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Laptop backups

 
#1 Laptop backups
08/02/2010 13:20

Anon

As a consultant, I spend a lot of my time 'on the go'. I am concerned that I need to start backing up my data. I work as a freelancer and therefore do not have access to a corporate backup system.

I have started using Windows 7 backup, but it takes a VERY VERY long time to complete (as in 20 hours or so just to do an incremental backup on a 50Gb data set). This seems to be a known problem with Windows 7 backup software.

So, does anybody have any good suggestions for some fast, easy to use, and most importantly, reliable backup software? I would like to do proper incremental backups rather than just doing a straight file copy, so that I can keep an image of my system and historic copies of files in the backup.

Many thanks.

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#2 RE: Laptop backups
08/02/2010 13:31

Not Anon to Anon (#1)

Try Norton Ghost

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#3 RE: Laptop backups
08/02/2010 18:34

jj to Not Anon (#2)

I use allway synch and go. It syncs rather than backs up but only copies the changed files; and you can set up different jobs e.g. separate ones for pictures, music and documents.

The big benefit is that you can sync with more than one PC or use the portable hard drive on any pc.

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#4 RE: Laptop backups
08/02/2010 20:42

jj to Not Anon (#2)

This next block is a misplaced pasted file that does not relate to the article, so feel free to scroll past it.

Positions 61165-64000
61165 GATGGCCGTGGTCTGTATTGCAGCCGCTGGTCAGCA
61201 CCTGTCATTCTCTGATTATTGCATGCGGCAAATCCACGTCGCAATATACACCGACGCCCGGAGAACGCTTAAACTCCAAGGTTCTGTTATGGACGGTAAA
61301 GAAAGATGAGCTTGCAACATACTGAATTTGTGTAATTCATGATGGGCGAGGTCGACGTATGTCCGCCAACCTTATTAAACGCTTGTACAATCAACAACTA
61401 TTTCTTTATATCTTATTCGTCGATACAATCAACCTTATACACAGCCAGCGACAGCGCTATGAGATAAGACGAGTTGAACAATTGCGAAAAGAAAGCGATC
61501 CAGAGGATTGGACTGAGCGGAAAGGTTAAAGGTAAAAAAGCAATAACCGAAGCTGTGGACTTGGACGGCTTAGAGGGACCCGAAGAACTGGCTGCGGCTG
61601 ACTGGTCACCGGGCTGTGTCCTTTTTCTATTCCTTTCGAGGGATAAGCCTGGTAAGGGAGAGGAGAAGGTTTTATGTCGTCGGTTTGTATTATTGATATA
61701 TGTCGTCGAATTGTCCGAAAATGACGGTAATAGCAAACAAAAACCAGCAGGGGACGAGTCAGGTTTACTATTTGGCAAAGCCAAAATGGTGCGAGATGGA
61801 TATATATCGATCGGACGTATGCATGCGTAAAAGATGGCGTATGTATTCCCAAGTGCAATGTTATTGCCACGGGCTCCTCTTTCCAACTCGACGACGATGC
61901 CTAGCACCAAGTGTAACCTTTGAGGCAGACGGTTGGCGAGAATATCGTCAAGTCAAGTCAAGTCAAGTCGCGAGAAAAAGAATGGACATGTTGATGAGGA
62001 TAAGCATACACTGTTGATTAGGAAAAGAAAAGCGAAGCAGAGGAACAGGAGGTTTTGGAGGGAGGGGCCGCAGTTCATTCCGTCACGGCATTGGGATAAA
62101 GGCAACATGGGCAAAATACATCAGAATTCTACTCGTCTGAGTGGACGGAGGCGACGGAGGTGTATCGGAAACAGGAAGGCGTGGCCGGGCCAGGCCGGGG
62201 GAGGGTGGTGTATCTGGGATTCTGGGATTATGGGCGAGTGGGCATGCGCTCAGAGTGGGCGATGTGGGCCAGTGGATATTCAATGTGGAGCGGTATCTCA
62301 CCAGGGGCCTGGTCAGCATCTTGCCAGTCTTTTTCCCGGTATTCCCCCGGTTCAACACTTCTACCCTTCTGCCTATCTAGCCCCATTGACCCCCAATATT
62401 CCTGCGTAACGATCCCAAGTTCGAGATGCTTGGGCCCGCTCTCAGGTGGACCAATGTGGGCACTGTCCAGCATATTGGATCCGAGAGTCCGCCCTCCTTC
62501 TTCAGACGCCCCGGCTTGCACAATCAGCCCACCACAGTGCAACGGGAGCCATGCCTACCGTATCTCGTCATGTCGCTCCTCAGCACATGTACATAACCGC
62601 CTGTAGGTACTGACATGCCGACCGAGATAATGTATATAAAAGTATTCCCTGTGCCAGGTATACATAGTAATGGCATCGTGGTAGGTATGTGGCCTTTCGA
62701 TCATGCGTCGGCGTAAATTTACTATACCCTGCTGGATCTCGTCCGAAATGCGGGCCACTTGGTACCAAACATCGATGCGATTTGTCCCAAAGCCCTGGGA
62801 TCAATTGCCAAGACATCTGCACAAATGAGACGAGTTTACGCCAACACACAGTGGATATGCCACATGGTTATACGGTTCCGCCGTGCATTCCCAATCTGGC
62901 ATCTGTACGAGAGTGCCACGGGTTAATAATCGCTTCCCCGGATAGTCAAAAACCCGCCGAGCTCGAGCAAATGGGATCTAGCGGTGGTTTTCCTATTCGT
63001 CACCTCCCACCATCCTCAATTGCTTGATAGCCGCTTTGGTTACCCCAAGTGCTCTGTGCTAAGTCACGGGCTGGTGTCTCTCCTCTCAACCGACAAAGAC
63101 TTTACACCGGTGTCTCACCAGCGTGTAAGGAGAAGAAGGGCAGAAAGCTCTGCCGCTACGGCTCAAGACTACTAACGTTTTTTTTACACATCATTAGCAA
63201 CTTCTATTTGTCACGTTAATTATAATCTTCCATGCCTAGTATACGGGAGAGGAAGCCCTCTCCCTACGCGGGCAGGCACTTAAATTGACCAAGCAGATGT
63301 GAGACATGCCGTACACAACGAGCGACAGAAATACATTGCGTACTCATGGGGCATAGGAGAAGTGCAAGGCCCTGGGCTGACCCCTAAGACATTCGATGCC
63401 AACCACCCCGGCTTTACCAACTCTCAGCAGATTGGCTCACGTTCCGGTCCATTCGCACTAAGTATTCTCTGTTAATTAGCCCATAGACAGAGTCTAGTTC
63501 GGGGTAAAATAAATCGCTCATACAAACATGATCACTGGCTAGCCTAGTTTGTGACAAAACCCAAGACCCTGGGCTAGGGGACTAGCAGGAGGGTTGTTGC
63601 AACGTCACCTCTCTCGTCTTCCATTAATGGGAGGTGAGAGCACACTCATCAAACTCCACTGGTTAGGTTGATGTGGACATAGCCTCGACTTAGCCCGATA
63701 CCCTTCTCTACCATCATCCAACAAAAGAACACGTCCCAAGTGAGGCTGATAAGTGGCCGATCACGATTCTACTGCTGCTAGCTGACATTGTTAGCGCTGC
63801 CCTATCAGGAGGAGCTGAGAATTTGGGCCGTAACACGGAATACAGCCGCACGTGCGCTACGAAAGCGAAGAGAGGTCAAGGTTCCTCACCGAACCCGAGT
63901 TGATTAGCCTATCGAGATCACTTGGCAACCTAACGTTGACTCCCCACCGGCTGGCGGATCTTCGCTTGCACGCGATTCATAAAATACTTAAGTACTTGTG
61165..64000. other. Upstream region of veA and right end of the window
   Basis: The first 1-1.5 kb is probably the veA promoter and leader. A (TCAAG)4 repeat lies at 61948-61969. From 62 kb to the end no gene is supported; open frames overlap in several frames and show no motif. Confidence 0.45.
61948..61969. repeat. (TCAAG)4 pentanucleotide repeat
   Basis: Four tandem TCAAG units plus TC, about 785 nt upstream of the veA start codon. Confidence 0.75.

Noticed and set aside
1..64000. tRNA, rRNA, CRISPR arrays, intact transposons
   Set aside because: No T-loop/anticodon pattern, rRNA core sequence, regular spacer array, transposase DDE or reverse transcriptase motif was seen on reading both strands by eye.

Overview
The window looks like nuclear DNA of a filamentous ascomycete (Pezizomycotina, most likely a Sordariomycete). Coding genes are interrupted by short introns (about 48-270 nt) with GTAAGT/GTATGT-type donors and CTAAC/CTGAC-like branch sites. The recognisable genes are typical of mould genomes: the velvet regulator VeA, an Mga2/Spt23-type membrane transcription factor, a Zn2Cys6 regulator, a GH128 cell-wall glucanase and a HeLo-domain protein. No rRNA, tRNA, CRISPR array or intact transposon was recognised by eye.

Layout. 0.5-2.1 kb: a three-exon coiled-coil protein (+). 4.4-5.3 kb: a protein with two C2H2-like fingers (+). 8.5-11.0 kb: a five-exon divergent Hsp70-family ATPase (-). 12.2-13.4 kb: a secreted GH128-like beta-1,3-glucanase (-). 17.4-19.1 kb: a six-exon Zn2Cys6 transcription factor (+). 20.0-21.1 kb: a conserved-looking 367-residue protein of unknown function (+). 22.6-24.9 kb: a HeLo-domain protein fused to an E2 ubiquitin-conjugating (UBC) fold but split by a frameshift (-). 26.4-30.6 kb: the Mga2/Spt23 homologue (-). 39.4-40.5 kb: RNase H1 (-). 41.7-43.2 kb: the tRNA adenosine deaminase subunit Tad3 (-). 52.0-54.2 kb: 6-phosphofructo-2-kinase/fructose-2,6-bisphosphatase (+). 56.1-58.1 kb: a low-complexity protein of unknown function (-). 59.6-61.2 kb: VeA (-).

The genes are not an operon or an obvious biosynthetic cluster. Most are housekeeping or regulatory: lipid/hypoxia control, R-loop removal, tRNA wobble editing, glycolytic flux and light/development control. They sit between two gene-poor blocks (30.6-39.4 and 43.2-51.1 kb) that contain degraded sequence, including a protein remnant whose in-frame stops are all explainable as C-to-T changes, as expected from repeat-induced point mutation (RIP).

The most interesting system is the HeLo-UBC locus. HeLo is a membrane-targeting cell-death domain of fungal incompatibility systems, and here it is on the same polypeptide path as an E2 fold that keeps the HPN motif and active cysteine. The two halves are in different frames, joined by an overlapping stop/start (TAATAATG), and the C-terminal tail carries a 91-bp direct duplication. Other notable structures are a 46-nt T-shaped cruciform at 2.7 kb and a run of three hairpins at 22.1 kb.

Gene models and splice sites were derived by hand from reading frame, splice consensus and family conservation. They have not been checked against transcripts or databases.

I use allway synch and go. It syncs rather than backs up but only copies the changed files; and you can set up different jobs e.g. separate ones for pictures, music and documents.

The big benefit is that you can sync with more than one PC or use the portable hard drive on any pc.

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#5 RE: Laptop backups
09/02/2010 17:50

anon to Anon (#1)

You could have a look at http://lifehacker.com/5405041/five-best-online-backup-tools

Online backup seems to make most sense for a mobile worker, as you can run your backup whenever you have an internet connection, not just when back at your home base.

If you are on Virgin Media or BT broadband, you may already have access to free online backup (worth checking if - like me - you don't regularly look at your "current customer benefits" page).

Not all online backup systems allow for multiple historic copies, so have a look for versioning features.

We have an Iron Mountain corporate solution at work, and they have individual/home user solutions as well (http://backup.ironmountain.com/). It works quite well - you get file versioning, you can schedule your backups, and it's reliable (I've had to recover twice from failed hard disks and it worked fine both times). The only caveat is that the client software can thrash your computer when it kicks in - I wouldn't recommend if you're using a netbook as it'd probably bring work to a halt unless you scheduled it to backup overnight.

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